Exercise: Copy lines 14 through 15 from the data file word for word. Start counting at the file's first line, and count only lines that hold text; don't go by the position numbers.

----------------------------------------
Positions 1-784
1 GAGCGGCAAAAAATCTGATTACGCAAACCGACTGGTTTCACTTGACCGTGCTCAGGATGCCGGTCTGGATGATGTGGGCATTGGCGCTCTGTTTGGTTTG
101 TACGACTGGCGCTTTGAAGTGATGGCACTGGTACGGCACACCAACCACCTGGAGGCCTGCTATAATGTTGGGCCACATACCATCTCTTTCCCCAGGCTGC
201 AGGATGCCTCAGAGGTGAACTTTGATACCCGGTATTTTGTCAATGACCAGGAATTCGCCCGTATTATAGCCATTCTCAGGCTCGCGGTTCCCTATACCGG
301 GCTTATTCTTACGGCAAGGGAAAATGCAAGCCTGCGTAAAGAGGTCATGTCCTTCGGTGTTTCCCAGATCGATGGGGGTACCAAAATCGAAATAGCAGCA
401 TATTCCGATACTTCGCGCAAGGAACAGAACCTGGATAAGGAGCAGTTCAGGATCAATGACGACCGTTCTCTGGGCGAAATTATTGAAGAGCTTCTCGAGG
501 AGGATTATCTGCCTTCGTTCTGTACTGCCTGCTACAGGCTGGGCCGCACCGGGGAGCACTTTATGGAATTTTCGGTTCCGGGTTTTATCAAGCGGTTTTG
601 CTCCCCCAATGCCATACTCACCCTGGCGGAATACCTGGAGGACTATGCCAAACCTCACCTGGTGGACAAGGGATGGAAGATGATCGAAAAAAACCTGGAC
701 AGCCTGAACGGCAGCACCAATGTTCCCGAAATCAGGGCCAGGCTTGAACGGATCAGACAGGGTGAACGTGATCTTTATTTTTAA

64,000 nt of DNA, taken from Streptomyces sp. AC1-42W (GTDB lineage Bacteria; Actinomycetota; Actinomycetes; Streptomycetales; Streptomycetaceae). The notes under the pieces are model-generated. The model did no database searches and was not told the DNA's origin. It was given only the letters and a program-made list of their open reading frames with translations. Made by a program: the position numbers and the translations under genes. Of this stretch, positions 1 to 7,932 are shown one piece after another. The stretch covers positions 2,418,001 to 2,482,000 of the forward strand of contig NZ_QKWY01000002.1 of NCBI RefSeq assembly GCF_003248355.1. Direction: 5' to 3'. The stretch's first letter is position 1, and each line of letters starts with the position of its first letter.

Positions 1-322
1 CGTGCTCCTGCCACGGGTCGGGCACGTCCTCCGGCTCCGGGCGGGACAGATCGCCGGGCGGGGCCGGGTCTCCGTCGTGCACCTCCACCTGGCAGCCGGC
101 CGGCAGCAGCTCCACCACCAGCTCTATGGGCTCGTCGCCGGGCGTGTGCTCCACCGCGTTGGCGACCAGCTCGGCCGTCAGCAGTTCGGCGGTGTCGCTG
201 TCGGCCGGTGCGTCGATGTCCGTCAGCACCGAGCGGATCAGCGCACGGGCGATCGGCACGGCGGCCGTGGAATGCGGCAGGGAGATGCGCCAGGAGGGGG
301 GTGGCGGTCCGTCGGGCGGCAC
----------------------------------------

201 TCGGCCGGTGCGTCGATGTCCGTCAGCACCGAGCGGATCAGCGCACGGGCGATCGGCACGGCGGCCGTGGAATGCGGCAGGGAGATGCGCCAGGAGGGGG
301 GTGGCGGTCCGTCGGGCGGCAC